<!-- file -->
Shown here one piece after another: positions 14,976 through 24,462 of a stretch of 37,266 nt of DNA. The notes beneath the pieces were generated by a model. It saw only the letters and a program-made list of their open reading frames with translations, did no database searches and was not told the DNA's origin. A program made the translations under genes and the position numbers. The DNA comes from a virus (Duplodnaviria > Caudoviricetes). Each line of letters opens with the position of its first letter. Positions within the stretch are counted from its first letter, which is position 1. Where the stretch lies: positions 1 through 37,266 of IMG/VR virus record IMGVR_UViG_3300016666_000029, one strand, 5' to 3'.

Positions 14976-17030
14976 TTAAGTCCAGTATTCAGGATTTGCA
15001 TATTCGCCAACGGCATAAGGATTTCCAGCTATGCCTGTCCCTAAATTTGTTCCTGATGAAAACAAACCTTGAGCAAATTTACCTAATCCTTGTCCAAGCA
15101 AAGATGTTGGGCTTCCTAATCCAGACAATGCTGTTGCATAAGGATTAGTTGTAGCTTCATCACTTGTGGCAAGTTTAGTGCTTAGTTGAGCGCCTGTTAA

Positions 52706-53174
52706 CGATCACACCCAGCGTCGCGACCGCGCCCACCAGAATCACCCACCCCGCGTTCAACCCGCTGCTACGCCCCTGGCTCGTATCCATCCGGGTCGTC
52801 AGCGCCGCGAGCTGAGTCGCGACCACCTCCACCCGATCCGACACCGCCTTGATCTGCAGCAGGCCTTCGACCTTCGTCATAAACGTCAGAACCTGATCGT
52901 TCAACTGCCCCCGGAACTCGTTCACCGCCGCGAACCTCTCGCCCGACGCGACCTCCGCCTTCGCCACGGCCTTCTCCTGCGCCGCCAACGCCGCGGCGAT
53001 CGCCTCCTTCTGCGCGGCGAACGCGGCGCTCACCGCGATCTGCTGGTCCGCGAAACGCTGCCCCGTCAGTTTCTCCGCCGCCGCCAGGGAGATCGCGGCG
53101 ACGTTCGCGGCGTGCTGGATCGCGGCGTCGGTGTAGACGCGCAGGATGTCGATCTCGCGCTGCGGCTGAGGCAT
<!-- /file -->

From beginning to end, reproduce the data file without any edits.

Shown here one piece after another: positions 14,976 through 24,462 of a stretch of 37,266 nt of DNA. The notes beneath the pieces were generated by a model. It saw only the letters and a program-made list of their open reading frames with translations, did no database searches and was not told the DNA's origin. A program made the translations under genes and the position numbers. The DNA comes from a virus (Duplodnaviria > Caudoviricetes). Each line of letters opens with the position of its first letter. Positions within the stretch are counted from its first letter, which is position 1. Where the stretch lies: positions 1 through 37,266 of IMG/VR virus record IMGVR_UViG_3300016666_000029, one strand, 5' to 3'.

Positions 14976-17030
14976 TTAAGTCCAGTATTCAGGATTTGCA
15001 TATTCGCCAACGGCATAAGGATTTCCAGCTATGCCTGTCCCTAAATTTGTTCCTGATGAAAACAAACCTTGAGCAAATTTACCTAATCCTTGTCCAAGCA
15101 AAGATGTTGGGCTTCCTAATCCAGACAATGCTGTTGCATAAGGATTAGTTGTAGCTTCATCACTTGTGGCAAGTTTAGTGCTTAGTTGAGCGCCTGTTAA

Positions 52706-53174
52706 CGATCACACCCAGCGTCGCGACCGCGCCCACCAGAATCACCCACCCCGCGTTCAACCCGCTGCTACGCCCCTGGCTCGTATCCATCCGGGTCGTC
52801 AGCGCCGCGAGCTGAGTCGCGACCACCTCCACCCGATCCGACACCGCCTTGATCTGCAGCAGGCCTTCGACCTTCGTCATAAACGTCAGAACCTGATCGT
52901 TCAACTGCCCCCGGAACTCGTTCACCGCCGCGAACCTCTCGCCCGACGCGACCTCCGCCTTCGCCACGGCCTTCTCCTGCGCCGCCAACGCCGCGGCGAT
53001 CGCCTCCTTCTGCGCGGCGAACGCGGCGCTCACCGCGATCTGCTGGTCCGCGAAACGCTGCCCCGTCAGTTTCTCCGCCGCCGCCAGGGAGATCGCGGCG
53101 ACGTTCGCGGCGTGCTGGATCGCGGCGTCGGTGTAGACGCGCAGGATGTCGATCTCGCGCTGCGGCTGAGGCAT